The Durk Pearson & Sandy Shaw®
Life Extension NewsTM
Volume 18 No. 1 • April 2015


Killing Food-borne Pathogens with Liquid Smoke Estimated Episodes of Foodborne Illness in the U.S.

Two lengthy recent review papers1,2 on foodborne illness report that each year 31 major pathogens caused an estimated 9.4 million episodes of foodborne illness, with 55,961 hospitalizations and 1,351 deaths. In addition to that, there were another 38.4 million estimated episodes (90% credible interval 19.8 to 61.2 million) of domestically derived foodborne illnesses caused by unknown or unspecified agents, resulting in another 71,878 hospitalizations. When you include known agents not known to be transmitted in food and microbes, chemicals, or other substances in food that might transmit disease, you end up with even more. Clearly, the burden on stricken individuals and overall social costs of these illnesses are immense. Data were derived from multiple sources. For example, the authors1 estimated total deaths caused by acute gastroenteritis by using multiple cause-of-death data from the National Vital Statistics System (2000 – 2006).

Liquid Smoke As An All-Natural Antimicrobial for Preventing Foodborne Illness

In addition to adding a very pleasant taste and aroma to food at appropriate concentrations, liquid smoke is reported3 to be an effective way to kill many common foodborne pathogens.

Liquid smoke is made commercially by condensing smoke from various types of wood (as chips or sawdust) using a controlled process of minimal oxygen pyrolysis. The gases released in the process are chilled in condensers, which liquefies them. Then the liquid smoke is forced through refining vats and filtered to remove toxic and carcinogenic impurities such as polynuclear aromatic hydrocarbons (PAH). The paper3 reports that although PAH are highly toxic, they also have very low water solubility allowing for relatively easy removal by liquid smoke manufacturers.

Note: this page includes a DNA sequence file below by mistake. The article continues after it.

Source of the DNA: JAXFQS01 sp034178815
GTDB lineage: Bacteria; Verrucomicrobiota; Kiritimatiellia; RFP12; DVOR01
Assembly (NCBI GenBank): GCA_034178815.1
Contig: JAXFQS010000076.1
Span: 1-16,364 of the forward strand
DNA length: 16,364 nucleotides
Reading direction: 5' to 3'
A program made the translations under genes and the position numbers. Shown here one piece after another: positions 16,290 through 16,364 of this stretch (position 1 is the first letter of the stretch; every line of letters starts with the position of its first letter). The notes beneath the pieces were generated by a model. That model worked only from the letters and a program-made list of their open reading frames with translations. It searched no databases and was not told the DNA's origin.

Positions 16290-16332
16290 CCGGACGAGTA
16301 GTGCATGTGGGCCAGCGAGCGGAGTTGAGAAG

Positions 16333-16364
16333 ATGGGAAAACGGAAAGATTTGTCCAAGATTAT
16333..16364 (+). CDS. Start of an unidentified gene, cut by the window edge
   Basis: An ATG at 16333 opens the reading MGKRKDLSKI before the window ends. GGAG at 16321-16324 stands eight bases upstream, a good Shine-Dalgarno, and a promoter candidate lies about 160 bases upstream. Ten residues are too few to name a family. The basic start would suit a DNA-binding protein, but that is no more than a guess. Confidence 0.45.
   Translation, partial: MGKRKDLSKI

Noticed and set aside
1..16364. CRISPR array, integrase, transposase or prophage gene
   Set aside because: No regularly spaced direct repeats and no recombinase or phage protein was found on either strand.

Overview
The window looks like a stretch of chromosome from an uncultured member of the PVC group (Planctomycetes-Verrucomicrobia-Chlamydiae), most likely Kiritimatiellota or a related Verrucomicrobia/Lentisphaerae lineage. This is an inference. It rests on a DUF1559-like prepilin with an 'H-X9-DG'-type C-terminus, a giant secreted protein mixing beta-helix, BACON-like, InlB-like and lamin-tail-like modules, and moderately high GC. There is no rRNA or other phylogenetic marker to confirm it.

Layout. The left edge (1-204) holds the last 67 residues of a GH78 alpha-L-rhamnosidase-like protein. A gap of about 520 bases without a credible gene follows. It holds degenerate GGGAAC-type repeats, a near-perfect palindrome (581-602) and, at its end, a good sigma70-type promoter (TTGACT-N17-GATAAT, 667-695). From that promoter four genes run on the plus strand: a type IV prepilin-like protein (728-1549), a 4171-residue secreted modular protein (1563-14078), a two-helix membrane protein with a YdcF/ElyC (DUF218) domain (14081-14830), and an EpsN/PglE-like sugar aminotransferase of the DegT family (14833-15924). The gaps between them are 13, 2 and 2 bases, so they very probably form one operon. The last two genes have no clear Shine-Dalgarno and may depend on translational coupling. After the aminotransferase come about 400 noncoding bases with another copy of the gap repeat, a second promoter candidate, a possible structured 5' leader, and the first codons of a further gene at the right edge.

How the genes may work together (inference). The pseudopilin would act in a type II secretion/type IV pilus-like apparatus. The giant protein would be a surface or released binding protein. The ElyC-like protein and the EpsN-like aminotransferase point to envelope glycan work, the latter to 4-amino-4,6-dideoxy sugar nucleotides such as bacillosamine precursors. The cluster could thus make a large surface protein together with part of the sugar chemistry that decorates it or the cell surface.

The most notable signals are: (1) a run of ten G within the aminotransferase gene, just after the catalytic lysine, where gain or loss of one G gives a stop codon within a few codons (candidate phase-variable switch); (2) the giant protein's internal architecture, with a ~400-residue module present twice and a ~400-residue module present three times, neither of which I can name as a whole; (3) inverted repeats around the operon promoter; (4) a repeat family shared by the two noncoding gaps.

Different types of wood result in liquid smoke with varying degrees of microbicidal activity against particular pathogens. There were a lot of details3 concerning the use of liquid smoke to treat various types of food. Incorporating liquid smoke in a food product such as frankfurters at 2.5%, 5%, or 10% wt/wt in Zesti Smoke, a branded liquid smoke, suppressed the growth of Listeria but at 10% liquid smoke sensory taste panels rated the frankfurters as somewhat less acceptable than lower concentrations of liquid smoke. The treatment of meats (by infusing them with liquid smoke, for example) intended to be frozen for a period of time appears to be the most likely use by consumers as exposure of the food to the liquid smoke for an extended period would appear necessary to get the microbicidal effects. Generally cooking meat to a high enough temperature would eliminate the need for microbicides, but it is probably more common than not for consumers to fail to use a thermometer to ensure reaching an adequate temperature for a long enough period of time to eliminate the microbes.


  1. Scallan et al. Foodborne illness acquired in the United States  —  Unspecified agents. Emerg Infect Dis. 17(1):16 – 22 (2011).
  2. Scallan et al. Foodborne illness acquired in the United States  —  Major pathogens. Emerg Infect Dis. 17(1):7 – 15 (2011).
  3. Lingbeck et al. Functionality of liquid smoke as an all-natural antimicrobial in food preservation. Meat Sci. 97:197 – 206 (2014).

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